It would be funny if it wasn't so sad.
St. Petersburg City Council member Jeff Danner summed up the folly of trying to design a new pier that can win support from a majority of the voters.
"You're never going to get consensus designed by referendum unless you build some Mediterranean inverted Lens pyramid fishing dock,'' Danner said during Thursday night's council meeting, tying together competing suggestions.
If there had been a voter referendum in Paris, the Eiffel Tower never would have been built. If there had been a voter referendum in St. Louis, the Gateway Arch never would have been built. If there had been a voter referendum in Chicago, the Cloud Gate sculpture dubbed "The Bean'' in Millennium Park never would have been built.
Yet St. Petersburg will have a referendum Aug. 27 on an innovative pier design that has been demonized and misrepresented by its opponents. Frightened by opinion polls indicating overwhelming opposition, city candidates and onetime supporters are running away from the project like it's a house on fire.
It's foolish to try to design grand public projects by voter referendum. Art, as they say, is in the eye of the beholder. And popular views can change over time, just as they did with the Eiffel Tower and the Arch.
But there is one thing worse: trying to cancel a referendum at the last minute after voters have gathered enough signatures to trigger one.
Let's assume the St. Petersburg Area Chamber of Commerce had the best of intentions when it recommended that the council just cancel the pier contract and move on. Maybe the chamber was even trying to help out Mayor Bill Foster, who embraced the chamber's suggestion only to backtrack when the pier opponents objected.
But it was a terrible idea, badly timed and poorly orchestrated. And it backfired.
Supporters of the referendum effort made it clear at Thursday night's City Council meeting they don't just want the pier contract terminated. They want a vote. They deserve one now, and even the City Council figured that out and unanimously approved a ballot title that will work just fine.
But prospects for the new pier are even dimmer than they were this time last week. The chamber and other supporters have run for cover instead of investing in a campaign to promote it. Foster looks weaker. Kathleen Ford, who is running for mayor a third time and particularly appeals to residents who are always mad about something and against everything, looks stronger. Ford is flat wrong about still trying to save the outdated inverted pyramid, but at least it's clear where she stands.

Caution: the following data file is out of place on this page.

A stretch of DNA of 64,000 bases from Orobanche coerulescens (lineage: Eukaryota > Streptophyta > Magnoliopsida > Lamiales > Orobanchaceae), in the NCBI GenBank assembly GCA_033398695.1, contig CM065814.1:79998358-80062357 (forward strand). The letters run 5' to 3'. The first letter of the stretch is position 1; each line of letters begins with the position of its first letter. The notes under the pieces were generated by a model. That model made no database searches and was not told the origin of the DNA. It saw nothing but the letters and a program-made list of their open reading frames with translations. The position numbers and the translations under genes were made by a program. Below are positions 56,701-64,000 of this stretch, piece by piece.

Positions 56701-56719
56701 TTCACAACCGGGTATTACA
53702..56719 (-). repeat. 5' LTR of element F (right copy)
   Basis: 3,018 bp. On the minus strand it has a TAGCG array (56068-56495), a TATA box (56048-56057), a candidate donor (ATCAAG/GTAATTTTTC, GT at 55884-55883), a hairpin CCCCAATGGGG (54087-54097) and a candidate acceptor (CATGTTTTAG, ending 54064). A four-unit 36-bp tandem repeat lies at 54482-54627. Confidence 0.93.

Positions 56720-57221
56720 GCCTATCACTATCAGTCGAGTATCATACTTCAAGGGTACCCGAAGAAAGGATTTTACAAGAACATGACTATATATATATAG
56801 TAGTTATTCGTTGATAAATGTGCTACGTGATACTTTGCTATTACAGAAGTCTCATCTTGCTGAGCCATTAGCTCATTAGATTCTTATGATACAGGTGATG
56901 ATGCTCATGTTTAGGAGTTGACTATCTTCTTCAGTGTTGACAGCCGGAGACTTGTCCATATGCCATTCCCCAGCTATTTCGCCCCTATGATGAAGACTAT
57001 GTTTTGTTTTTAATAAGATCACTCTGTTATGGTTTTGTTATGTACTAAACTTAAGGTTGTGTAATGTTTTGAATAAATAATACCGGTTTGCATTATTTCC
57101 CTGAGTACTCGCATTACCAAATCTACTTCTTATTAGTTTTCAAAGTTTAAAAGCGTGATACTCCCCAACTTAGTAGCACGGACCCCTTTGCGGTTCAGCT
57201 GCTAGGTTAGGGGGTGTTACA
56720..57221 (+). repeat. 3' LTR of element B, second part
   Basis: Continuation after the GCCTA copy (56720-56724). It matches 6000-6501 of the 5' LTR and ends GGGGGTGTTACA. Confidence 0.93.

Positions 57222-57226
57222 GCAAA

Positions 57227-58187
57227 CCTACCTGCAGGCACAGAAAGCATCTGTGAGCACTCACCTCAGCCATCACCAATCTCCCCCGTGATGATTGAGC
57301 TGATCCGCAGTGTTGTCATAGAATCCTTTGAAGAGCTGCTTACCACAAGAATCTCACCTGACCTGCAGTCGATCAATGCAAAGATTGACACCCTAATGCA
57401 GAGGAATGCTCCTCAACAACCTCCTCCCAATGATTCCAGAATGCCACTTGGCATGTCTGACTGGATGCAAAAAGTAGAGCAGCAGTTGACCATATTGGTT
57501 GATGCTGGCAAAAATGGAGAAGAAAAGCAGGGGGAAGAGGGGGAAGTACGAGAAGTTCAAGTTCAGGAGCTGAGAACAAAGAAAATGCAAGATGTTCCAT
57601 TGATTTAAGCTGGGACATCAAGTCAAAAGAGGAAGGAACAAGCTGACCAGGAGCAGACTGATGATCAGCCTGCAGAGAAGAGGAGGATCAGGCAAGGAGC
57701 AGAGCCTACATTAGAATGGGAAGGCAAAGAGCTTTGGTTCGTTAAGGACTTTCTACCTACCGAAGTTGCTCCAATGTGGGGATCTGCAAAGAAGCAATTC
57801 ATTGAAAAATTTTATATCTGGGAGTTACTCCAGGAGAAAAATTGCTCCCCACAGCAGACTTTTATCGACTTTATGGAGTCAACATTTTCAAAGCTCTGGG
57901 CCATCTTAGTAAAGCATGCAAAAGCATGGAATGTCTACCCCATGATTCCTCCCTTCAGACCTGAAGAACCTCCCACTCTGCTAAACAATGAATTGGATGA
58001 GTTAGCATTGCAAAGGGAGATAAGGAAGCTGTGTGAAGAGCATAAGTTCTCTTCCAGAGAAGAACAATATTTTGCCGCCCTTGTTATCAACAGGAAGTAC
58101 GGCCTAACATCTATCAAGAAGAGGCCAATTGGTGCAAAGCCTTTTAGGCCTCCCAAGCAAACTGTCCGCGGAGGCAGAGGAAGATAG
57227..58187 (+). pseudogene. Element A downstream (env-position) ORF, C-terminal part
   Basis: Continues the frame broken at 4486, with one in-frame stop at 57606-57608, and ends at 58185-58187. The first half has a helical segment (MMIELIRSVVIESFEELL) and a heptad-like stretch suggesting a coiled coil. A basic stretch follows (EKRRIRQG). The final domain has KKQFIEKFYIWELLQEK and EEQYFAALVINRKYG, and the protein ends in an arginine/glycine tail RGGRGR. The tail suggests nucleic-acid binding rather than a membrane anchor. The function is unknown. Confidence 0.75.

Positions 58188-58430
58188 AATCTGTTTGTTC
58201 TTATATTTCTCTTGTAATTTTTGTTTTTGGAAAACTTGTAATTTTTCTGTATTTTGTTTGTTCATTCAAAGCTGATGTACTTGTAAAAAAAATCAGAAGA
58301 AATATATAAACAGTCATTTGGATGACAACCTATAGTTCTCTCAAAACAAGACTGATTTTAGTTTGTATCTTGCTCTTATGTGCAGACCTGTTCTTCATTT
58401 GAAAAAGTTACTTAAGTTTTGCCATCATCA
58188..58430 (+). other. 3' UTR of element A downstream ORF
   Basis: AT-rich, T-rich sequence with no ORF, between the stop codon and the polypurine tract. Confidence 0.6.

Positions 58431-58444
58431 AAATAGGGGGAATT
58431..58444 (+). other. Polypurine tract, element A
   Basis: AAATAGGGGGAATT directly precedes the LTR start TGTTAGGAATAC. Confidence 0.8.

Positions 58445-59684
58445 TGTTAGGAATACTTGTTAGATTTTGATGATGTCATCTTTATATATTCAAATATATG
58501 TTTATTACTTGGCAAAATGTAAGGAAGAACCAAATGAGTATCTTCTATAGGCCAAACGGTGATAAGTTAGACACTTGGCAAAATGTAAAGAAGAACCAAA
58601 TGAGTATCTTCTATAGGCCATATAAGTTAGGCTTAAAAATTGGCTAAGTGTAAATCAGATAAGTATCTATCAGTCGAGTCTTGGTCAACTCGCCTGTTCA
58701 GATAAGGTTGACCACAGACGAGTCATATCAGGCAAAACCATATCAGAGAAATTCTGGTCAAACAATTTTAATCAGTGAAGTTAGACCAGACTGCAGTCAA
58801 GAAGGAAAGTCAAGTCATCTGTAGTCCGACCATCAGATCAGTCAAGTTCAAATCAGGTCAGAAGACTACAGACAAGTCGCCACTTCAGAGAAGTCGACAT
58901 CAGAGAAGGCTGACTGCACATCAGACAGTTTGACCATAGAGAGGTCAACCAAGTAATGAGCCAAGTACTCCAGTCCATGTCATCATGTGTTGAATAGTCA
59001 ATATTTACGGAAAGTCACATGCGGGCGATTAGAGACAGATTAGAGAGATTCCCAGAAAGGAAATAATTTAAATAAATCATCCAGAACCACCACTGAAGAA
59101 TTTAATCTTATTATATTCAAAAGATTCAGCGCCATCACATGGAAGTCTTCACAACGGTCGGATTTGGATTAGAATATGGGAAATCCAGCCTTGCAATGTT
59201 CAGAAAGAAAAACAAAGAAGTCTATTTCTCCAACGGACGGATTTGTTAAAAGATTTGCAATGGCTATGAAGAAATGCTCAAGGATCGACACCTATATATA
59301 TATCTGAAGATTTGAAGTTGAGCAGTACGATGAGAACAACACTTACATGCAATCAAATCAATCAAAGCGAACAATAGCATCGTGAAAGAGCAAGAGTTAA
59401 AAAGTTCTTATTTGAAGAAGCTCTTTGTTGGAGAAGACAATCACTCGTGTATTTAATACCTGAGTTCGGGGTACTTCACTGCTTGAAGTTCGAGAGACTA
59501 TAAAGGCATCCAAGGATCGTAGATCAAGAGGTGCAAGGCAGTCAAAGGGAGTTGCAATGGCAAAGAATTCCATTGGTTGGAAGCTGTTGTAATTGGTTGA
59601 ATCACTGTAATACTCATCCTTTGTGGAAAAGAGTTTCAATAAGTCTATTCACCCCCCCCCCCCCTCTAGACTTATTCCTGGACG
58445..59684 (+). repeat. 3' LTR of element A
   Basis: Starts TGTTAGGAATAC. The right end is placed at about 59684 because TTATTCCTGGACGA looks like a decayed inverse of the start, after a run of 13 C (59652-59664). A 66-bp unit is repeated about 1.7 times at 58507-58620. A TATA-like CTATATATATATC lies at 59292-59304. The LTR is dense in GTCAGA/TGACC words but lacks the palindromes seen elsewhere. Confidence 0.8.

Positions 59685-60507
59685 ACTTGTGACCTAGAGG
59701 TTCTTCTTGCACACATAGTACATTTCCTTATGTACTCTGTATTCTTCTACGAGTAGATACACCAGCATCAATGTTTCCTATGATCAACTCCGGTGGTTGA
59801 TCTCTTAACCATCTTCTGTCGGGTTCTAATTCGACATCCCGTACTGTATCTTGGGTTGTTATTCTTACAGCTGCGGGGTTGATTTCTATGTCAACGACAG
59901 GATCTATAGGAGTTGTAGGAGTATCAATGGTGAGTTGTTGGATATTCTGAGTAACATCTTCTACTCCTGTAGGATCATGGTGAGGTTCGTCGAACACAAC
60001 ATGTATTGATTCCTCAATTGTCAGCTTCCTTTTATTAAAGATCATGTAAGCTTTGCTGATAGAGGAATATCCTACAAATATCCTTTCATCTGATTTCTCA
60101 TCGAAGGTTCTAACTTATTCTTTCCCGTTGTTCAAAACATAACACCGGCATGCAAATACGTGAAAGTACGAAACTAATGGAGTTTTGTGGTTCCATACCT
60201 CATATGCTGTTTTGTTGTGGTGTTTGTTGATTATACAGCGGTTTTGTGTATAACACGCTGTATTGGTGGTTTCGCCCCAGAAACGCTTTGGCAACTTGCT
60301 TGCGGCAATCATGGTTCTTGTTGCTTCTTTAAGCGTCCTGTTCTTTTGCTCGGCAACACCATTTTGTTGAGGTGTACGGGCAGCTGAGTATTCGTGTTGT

If what passes for business leadership in St. Petersburg was trying to help Foster, they failed. They energized the city's naysayers and depressed the younger, more optimistic voters. And unless something changes, a low voter turnout on Aug. 27 dominated by pier opponents could dramatically influence the outcome of races for mayor and City Council.
There is more going on here than the fate of the pier, and it's not good. Waving the white flag emboldens the next group of complainers to raise money for a referendum to stop another city ordinance they don't like. It discourages residents like those who worked in the pier process from volunteering for city committees — only to see their efforts dismissed. It turns off developers and visionary architects, who will avoid investing time and money on St. Petersburg projects if they are to be tarred by misinformation, abandoned by supporters and subject to the whims of voters.
What does the pier fiasco say about the ability of St. Petersburg's business and political leaders to build support for next year's transit referendum? How does it inspire confidence in developing any plan for a new stadium that would keep the Tampa Bay Rays in the city?
"We're heading down a road that could lead us to stagnation,'' council member Jim Kennedy said Thursday night.
Whether he was talking about the future of the pier or the future of the city, he's right.
We are two months from the primary election. There is still time for reasonable residents to regroup and for supporters of the pier project to launch a good-faith campaign. The chamber was back on board Friday afternoon, and some council members will help. Voters may well reject the Lens, but there is no harm in embracing a project that has many attributes and was selected through a fair, competitive process.
There could be plenty of harm in giving up — and the damage could be more far-reaching than a fenced-off, dilapidated, inverted pyramid at the end of a pier.